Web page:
Diffusion-limited aggregation and growth represent one
extension of Eden's model explaining the formation of branching patterns.
Another extension was proposed by Ulam [Ula1962],
the co-inventor of cellular automata. A cellular automaton consists of cells,
arranged in a (usually) square grid, and communicating with each other.
Ulam assumed that new cells can be added on the border of the structure
formed so far only if these cells do not collide with each other or with
the previously added cells.
The development of the resulting branching structure, which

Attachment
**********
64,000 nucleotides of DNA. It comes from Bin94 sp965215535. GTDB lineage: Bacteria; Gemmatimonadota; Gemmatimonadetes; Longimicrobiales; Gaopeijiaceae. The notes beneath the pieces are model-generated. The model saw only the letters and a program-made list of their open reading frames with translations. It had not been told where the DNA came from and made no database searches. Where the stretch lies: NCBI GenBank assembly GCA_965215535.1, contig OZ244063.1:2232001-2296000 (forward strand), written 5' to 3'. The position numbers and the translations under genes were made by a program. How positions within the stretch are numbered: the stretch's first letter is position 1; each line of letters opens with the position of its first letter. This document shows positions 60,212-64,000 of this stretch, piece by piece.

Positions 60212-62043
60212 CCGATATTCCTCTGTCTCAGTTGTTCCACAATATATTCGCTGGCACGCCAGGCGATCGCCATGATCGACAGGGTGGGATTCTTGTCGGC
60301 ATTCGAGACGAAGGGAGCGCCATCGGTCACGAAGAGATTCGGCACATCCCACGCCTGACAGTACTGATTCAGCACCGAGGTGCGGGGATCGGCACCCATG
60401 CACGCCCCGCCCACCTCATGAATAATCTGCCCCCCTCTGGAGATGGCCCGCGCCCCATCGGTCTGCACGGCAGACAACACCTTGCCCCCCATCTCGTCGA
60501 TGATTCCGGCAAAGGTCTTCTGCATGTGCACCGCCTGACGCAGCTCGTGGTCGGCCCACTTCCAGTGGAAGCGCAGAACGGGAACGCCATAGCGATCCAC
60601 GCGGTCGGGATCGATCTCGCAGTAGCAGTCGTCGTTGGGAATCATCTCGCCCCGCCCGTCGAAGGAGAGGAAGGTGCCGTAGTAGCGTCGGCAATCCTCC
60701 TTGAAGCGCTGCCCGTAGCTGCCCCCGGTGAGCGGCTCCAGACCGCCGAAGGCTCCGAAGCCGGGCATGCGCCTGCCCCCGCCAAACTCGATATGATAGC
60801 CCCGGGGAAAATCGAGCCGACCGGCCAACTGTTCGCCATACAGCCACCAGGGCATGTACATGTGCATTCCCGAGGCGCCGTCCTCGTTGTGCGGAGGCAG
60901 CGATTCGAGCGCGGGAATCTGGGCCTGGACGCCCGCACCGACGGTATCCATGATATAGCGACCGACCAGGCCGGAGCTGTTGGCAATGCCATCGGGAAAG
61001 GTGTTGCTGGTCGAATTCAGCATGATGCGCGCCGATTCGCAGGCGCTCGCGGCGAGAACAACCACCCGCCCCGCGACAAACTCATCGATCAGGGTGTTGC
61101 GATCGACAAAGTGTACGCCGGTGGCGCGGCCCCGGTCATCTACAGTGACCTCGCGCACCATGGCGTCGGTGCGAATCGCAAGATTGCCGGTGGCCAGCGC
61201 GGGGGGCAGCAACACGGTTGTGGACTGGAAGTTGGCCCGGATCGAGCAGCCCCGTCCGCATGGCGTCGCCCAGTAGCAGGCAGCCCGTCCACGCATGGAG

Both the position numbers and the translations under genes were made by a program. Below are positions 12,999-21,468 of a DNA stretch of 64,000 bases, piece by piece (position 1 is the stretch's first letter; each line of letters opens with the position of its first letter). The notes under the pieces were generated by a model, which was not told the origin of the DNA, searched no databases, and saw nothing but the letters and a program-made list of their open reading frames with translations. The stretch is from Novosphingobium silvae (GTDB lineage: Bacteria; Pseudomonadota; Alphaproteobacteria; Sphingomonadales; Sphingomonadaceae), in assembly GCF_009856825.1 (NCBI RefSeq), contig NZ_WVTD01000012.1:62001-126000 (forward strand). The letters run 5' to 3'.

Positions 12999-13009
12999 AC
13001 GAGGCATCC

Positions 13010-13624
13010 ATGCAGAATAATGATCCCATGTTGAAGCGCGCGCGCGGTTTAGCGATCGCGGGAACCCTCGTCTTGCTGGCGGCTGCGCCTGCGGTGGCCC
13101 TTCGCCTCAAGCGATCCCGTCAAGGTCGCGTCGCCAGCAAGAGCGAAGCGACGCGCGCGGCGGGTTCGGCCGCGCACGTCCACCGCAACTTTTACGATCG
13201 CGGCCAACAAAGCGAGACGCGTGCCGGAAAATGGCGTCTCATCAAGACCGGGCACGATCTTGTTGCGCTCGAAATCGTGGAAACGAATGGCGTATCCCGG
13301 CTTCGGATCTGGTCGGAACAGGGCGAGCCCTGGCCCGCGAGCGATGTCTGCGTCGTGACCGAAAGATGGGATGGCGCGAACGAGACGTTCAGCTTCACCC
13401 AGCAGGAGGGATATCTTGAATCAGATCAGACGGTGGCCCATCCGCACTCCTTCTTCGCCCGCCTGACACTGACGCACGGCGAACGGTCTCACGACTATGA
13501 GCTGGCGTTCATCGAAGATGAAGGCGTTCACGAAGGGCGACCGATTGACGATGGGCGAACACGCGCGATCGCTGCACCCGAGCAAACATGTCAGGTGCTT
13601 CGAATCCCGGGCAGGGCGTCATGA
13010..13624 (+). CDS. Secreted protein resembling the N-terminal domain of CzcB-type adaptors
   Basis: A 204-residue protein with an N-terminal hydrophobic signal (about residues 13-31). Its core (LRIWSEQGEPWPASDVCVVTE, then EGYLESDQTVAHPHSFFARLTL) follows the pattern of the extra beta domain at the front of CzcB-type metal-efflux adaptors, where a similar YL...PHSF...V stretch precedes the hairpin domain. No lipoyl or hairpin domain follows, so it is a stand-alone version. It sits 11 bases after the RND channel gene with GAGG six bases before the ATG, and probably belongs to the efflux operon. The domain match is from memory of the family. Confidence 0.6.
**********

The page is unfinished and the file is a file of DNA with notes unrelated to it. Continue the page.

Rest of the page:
he called Maltese crosses, is illustrated in
An interesting feature of this model is
its sensitivity to the environment (note that DLA models are also sensitive
to the environment).
the development of a Maltese cross affected by an obstacle (shown in white).
Although the structure is somewhat distorted, it accommodates
the presence of the obstacle and grows around it without loosing its branching
A three-dimensional extension of this basic
concept was applied by Greene [Gre1991]
to model the development of tree roots around the stones in the ground (
A similar concept was applied in [Gre1989]
to simulate the development of vines around a house.